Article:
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The University of Edinburgh

Civil Engineering

UCAS Code: H203

Master of Engineering (with Honours) - MEng (Hon)

Entry requirements


A level

A,A,A-A,B,B

Required subjects: A Levels: Mathematics and either Physics (preferred), Engineering, or Design & Technology (excluding Food Technology) at B. GCSEs: English at C or 4.

International Baccalaureate Diploma Programme

34-32

34 points with 555 at HL - 32 points with 555 at HL. Required subjects: HL: Mathematics (from 2021, Mathematics: Analysis and approaches only) and Physics or Design & Technology at 5. SL: English at 5.

Scottish Higher

A,A,A,B-A,A,B,B

AABB by end of S5 or AAAB by end of S6. BBB must be achieved in one year of S4-S6. Required subjects: Highers: Mathematics at A and Physics or Engineering Science at B. Applicants with Physics are preferred. National 5s: English at C.

UCAS Tariff

120-144

We've calculated how many Ucas points you'll need for this course.

About this course


Course option

5.0years

Full-time | 2021

Subject

Civil engineering

Civil engineers design, build and operate the physical infrastructure that we rely on, and often take for granted – from bridges and buildings, to water treatment and waste management systems. Civil engineering involves applying physics and mathematics, along with engineering and computing tools, in a creative and sustainable way.

Our programme will train the civil engineers of the future with the knowledge and skills needed to help shape our ever-changing world. You will have the opportunity to specialise in a number of technical streams including structural, environmental, construction management, geotechnical and fire safety engineering. There is also a strong emphasis on engineering design throughout the degree programme.

As a member of Edinburgh’ supportive and close-knit civil engineering community, you will benefit from a curriculum, teaching and design projects actively shaped by our industrial partners, alongside opportunities to interact with recent graduates working in industry.

**Work experience and internships**

You are encouraged to undertake relevant work experience during your degree. We work closely with the Careers Service to advertise internship opportunities and arrange company presentations.

We support your development of graduate attributes through our Edinburgh Award for Civil and Environmental Engineering Industrial Placements, which is recognised on your academic transcript.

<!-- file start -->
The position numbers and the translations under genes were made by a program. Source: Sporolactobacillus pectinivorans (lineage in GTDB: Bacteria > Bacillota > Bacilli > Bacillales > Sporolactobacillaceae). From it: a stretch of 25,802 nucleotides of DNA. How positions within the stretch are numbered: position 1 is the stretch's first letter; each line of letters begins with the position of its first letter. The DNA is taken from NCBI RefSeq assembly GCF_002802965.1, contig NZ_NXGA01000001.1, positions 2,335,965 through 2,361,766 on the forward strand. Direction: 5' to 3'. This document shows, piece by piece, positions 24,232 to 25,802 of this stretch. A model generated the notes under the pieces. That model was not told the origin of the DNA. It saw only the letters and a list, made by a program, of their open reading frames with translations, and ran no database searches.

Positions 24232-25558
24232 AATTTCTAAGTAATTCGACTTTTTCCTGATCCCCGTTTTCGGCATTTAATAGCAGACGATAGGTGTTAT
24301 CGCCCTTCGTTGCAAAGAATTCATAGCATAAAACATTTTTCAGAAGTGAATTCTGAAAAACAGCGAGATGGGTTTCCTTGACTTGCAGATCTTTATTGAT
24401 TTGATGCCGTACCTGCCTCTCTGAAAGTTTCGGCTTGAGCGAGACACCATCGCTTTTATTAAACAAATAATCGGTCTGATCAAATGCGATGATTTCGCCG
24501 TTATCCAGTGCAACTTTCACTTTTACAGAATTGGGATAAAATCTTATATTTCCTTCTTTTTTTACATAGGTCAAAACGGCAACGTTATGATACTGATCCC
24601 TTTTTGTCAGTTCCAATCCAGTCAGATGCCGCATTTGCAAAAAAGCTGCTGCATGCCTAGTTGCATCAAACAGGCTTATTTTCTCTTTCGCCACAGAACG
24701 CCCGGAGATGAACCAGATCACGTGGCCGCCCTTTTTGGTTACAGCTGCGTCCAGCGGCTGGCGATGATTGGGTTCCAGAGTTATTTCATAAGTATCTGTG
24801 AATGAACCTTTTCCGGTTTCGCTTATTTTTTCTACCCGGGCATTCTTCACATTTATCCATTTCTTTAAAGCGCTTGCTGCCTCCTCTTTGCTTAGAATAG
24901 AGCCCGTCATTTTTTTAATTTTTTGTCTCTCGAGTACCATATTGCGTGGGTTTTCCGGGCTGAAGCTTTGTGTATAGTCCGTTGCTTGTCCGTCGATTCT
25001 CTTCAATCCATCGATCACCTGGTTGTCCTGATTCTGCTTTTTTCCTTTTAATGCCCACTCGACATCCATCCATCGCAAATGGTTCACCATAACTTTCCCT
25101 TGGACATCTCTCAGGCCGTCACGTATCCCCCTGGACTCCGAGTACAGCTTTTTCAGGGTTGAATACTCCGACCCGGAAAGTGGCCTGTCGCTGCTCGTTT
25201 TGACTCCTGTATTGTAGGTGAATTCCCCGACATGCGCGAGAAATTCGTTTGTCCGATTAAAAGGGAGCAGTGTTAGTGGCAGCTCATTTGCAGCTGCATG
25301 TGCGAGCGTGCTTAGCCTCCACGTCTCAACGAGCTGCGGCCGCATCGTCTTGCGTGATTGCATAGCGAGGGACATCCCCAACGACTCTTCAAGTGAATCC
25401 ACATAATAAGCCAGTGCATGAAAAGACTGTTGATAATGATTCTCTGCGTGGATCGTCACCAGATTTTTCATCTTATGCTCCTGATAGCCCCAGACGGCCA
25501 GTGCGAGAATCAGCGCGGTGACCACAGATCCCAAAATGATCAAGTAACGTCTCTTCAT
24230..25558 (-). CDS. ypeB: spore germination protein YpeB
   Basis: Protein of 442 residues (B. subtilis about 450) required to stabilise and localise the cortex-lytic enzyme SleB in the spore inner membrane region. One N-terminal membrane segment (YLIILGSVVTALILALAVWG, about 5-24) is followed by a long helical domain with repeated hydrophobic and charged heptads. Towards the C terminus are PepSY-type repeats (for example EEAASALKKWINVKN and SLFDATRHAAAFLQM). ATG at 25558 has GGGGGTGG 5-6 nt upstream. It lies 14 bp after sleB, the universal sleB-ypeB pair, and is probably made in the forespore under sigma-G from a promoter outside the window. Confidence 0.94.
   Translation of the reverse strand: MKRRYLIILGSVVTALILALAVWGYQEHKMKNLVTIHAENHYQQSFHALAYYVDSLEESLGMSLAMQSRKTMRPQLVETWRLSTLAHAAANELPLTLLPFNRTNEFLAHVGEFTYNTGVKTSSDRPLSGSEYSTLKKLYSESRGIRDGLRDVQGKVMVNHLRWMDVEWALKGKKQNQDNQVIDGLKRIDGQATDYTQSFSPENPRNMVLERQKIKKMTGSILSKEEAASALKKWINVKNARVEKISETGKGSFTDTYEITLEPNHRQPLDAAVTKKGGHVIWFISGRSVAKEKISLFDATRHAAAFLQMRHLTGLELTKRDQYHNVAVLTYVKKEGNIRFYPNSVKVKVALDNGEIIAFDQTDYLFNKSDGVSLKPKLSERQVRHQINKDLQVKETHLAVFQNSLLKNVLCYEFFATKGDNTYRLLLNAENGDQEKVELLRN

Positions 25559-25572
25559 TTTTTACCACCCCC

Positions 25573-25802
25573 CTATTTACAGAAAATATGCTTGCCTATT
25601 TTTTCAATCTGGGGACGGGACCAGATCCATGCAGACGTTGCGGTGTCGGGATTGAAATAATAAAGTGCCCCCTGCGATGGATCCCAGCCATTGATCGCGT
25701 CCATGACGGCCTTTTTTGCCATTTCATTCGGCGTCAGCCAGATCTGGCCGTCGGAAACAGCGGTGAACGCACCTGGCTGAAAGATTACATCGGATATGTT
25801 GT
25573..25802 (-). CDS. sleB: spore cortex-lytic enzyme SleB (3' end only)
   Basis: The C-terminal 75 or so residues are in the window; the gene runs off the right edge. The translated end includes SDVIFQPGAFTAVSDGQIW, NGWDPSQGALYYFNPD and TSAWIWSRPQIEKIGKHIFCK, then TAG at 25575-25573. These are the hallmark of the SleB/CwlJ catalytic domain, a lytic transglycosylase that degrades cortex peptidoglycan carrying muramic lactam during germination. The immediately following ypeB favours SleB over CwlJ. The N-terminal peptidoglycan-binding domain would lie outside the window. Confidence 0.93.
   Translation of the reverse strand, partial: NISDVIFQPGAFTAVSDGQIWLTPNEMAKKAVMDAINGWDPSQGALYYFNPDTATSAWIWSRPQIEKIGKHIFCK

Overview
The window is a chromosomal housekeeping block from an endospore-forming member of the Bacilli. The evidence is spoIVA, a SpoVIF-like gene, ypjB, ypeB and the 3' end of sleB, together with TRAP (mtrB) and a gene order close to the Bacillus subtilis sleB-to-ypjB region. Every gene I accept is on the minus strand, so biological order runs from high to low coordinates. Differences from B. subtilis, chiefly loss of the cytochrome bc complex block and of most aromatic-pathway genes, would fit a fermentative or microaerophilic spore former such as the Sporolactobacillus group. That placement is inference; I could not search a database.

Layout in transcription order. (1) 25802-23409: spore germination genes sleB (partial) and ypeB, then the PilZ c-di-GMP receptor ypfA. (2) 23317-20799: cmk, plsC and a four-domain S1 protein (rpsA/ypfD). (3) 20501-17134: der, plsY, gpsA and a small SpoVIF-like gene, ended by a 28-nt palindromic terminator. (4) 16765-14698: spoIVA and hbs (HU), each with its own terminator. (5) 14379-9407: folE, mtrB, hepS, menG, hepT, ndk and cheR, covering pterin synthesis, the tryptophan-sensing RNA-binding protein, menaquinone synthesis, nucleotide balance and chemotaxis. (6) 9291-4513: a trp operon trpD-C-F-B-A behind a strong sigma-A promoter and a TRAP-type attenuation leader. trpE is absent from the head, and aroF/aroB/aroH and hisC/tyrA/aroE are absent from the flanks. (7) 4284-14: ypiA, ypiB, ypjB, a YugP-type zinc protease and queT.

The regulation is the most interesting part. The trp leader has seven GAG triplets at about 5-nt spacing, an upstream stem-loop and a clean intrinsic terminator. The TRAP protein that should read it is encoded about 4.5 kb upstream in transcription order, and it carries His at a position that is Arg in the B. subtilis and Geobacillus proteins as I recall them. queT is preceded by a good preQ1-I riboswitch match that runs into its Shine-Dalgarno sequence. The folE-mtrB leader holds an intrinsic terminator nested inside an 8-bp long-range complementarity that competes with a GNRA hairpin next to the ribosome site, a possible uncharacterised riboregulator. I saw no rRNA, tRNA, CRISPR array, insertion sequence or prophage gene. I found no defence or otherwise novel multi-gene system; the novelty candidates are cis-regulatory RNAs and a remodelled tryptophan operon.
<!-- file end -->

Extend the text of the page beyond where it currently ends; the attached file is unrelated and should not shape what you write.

Tuition fees

Select where you currently live to see what you'll pay:

Channel Islands
£9,250
per year
England
£9,250
per year
EU
£28,950
per year
International
£28,950
per year
Northern Ireland
£9,250
per year
Scotland
£1,820
per year
Wales
£9,250
per year

The Uni


Course location:

Central area campus

Department:

School of Engineering

Read full university profile

What students say


We've crunched the numbers to see if overall student satisfaction here is high, medium or low compared to students studying this subject(s) at other universities.

72%
low
Civil engineering

How do students rate their degree experience?

The stats below relate to the general subject area/s at this university, not this specific course. We show this where there isn’t enough data about the course, or where this is the most detailed info available to us.

Civil engineering

Teaching and learning

57%
Staff make the subject interesting
74%
Staff are good at explaining things
77%
Ideas and concepts are explored in-depth
63%
Opportunities to apply what I've learned

Assessment and feedback

Feedback on work has been timely
Feedback on work has been helpful
Staff are contactable when needed
Good advice available when making study choices

Resources and organisation

80%
Library resources
95%
IT resources
92%
Course specific equipment and facilities
65%
Course is well organised and has run smoothly

Student voice

Staff value students' opinions

Who studies this subject and how do they get on?

53%
UK students
47%
International students
59%
Male students
41%
Female students
77%
2:1 or above
7%
Drop out rate

Most popular A-Levels studied (and grade achieved)

A
A
A

After graduation


The stats in this section relate to the general subject area/s at this university – not this specific course. We show this where there isn't enough data about the course, or where this is the most detailed info available to us.

Civil engineering

What are graduates doing after six months?